New statistics from the Health and Safety Executive (HSE) highlight a disheartening stagnation in the ongoing efforts to reduce work-related fatalities in Great Britain, according to a leading Health & Safety expert.
According to the regulator’s latest report, a total of 135 workers tragically lost their lives as a result of work-related accidents between April 2022 and March 2023.
Nick Wilson, Director of Health & Safety Services at WorkNest says the safety plateau is likely caused by a combination of factors, including a culture of complacency and poor leadership.
The figure marks a regrettable increase compared to the previous year’s count of 123 fatalities. It does, however, represent a decrease from the 142 fatalities recorded in 2020/21.
Examining the raw numbers, the number of fatalities has fluctuated over the years with no clear cause. Having risen steadily year on year from 2016/17 to 2018/2019, the number of deaths decreased fairly dramatically in 2019/20, then rebounded to pre-pandemic levels in 2020/21, before dropping off again last year to below 2016 levels.
This sequence of events brings us to the present, which is a situation reminiscent of the statistics from 2016.
Nick Wilson, Director of Health & Safety Services at WorkNest, says: “The cyclic nature of these fluctuations underscores the complex and multifaceted nature of work-related fatalities. Further analysis and examination is needed to identify underlying factors and develop targeted measures to ensure sustained progress in improving workplace safety.”
Taking employment levels into account, the 135 fatalities in 2022/23 equates to a fatal injury rate of 0.41 deaths per 100,000 workers. Interestingly, this figure closely aligns with the average fatal injury rate observed over the past seven years (0.414), suggesting that 2022/23 was not characterised by any significant positive or negative deviation from the overall trend.
Nick says: “Last year’s figure suggested progress was being made, so it’s disheartening to see that this positive downward trend in fatalities was not sustained in 2022/23.”
The highest number of work-related fatalities in 2022/23 were in construction, agriculture, forestry and fishing, and manufacturing.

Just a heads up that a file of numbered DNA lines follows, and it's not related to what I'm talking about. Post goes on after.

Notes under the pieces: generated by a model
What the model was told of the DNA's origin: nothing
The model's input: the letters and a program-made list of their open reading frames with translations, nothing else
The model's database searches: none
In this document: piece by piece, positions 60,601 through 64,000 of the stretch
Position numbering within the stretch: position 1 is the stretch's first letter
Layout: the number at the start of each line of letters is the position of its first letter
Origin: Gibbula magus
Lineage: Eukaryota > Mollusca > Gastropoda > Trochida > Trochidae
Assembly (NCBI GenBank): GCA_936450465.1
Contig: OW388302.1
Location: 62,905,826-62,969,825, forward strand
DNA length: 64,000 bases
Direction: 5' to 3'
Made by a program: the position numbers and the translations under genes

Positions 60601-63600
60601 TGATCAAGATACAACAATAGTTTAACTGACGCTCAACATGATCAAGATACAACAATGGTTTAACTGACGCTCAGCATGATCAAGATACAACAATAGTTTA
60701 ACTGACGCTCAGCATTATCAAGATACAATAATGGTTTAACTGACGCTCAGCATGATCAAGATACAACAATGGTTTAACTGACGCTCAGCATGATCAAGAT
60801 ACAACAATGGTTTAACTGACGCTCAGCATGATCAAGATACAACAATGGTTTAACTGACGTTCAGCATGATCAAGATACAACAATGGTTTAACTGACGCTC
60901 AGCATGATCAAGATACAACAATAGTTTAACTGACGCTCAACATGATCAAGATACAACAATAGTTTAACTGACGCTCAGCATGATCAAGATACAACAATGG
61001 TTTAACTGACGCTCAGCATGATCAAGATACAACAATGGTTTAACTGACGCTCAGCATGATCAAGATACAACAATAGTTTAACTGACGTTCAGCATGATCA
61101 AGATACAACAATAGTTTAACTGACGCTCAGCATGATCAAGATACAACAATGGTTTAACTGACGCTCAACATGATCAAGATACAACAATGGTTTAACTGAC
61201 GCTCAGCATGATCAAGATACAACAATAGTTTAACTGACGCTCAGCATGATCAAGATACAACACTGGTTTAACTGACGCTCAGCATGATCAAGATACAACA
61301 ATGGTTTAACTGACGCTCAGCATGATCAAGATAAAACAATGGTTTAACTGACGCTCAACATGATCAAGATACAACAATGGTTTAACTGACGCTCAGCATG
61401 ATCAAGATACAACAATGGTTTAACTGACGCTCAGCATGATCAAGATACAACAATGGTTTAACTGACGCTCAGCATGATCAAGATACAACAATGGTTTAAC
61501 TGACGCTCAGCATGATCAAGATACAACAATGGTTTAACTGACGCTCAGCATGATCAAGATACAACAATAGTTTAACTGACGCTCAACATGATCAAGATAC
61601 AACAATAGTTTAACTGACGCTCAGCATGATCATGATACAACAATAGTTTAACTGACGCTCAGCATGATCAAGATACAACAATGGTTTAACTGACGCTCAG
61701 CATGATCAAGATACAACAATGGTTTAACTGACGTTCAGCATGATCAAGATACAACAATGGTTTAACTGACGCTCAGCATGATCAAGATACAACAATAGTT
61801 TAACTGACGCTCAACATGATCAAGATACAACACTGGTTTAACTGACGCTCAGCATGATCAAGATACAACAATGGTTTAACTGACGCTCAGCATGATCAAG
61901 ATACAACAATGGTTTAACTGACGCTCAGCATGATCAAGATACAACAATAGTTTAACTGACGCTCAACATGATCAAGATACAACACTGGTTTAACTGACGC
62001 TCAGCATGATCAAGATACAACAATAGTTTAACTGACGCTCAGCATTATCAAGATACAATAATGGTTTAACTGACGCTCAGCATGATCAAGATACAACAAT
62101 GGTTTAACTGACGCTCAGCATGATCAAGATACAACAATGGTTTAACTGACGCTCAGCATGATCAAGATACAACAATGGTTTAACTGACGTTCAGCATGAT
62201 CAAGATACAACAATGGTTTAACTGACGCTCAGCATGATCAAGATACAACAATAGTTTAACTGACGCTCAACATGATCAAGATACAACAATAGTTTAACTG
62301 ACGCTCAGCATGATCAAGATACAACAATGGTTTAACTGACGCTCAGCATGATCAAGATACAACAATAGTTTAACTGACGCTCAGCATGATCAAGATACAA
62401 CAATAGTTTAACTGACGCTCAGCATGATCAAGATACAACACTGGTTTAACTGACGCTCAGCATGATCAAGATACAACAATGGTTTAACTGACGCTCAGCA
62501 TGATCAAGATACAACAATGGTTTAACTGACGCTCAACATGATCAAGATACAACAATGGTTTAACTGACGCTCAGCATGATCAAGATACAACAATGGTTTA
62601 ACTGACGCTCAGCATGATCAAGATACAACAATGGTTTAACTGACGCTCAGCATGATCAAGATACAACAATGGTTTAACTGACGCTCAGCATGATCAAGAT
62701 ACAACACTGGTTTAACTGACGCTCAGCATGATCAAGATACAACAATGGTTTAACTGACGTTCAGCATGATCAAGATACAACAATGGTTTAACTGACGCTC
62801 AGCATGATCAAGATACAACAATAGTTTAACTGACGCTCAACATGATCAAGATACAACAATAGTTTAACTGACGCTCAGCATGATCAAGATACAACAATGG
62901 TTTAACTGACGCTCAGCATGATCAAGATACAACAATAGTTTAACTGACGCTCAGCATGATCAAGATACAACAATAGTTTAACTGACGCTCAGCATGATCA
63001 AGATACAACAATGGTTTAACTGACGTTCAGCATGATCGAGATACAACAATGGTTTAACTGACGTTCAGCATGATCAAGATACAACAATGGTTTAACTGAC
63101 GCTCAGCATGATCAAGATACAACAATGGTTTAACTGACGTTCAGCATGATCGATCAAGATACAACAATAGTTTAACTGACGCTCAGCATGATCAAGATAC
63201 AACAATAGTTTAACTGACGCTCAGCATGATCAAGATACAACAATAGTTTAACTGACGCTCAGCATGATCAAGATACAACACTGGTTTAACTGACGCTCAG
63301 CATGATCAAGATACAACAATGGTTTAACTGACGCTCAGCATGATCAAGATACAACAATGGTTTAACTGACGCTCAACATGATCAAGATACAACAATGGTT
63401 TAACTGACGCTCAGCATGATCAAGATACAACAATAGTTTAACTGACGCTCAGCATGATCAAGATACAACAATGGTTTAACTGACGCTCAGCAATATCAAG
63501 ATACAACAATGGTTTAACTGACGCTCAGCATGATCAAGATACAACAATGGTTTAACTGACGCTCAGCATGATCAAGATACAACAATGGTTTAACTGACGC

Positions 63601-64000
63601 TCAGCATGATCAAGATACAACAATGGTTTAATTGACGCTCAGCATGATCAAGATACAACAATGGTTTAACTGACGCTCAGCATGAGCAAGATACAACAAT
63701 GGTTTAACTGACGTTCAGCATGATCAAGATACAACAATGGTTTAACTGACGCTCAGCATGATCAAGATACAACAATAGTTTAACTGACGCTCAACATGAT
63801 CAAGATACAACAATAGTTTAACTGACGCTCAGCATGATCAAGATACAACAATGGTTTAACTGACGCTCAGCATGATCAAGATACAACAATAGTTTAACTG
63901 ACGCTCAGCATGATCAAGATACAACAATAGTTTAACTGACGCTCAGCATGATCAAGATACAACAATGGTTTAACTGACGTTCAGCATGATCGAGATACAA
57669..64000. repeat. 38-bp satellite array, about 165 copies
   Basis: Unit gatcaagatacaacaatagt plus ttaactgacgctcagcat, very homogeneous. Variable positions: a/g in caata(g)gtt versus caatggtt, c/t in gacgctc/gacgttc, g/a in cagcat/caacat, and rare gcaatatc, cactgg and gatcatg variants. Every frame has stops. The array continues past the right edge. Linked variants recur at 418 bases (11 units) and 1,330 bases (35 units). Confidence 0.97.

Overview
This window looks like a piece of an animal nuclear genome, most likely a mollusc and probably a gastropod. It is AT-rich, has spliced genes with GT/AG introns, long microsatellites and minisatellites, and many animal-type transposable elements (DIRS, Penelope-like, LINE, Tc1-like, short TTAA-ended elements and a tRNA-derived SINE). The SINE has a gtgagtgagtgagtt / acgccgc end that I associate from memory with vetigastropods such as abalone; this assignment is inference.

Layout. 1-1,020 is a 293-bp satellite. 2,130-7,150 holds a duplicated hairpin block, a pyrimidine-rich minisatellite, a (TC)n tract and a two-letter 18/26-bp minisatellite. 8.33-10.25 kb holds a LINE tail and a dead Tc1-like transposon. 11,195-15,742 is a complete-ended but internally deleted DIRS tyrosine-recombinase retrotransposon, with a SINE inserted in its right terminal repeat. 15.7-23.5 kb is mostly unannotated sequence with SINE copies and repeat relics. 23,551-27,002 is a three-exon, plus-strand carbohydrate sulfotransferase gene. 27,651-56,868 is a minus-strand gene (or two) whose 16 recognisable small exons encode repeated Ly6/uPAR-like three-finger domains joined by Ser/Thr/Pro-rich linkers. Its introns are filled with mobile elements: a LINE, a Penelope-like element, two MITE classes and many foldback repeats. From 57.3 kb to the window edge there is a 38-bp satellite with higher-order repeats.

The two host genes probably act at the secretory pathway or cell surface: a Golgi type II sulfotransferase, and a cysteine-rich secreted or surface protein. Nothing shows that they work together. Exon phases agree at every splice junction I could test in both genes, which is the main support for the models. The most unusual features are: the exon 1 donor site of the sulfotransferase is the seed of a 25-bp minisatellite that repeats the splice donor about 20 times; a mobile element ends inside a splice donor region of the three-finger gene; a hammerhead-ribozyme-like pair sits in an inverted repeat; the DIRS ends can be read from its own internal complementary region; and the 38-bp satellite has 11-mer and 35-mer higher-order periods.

Unsurprisingly, falls from height continue to be the number one cause of fatal injury at work, claiming the lives of 40 workers in 2022/23 – 30% of the total figure. This represents a 38% increase on last year’s figure (29).
In addition, 29 workers were killed after being struck by a moving (including flying/falling) object (up from 18 last year), and a further 20 died as a result of being hit by a moving vehicle (down from 23 last year).
Together, these three types of accidents consistently account for more than half of all fatal injuries to workers, a trend that has persisted since 2001/02.
Nick says: “The marked increase in falls from height is a major cause for concern. Employers must ensure that work-at-height activities are properly planned, appropriate equipment is used, and operatives are properly trained in order to mitigate this alarming trend.”
Following established trends, the overwhelming majority (96%) of those killed in work-related accidents in 2022/23 were male. Examining the age demographics, 25% of fatal injuries in 2022/23 were to workers aged 60 and over, despite such workers making up just 11% of the workforce.
Nick says: “Sadly, these statistics don’t come as a surprise. It is no secret that sectors like manufacturing and construction are predominantly male-dominated, explaining the higher proportion of male fatalities, and the increased vulnerability of older workers is a known reality.”
“Still, the gender and age disparities in work-related fatalities underscore the importance of addressing the unique risks faced by different demographic groups.”
“This year’s figures highlight that, over the last seven years, we have made minimal progress when it comes to driving down the number of work-related fatalities. It’s incumbent on employers, particularly those in higher risk sectors, to take their responsibilities seriously, intensify their efforts, and renew and enhance initiatives.”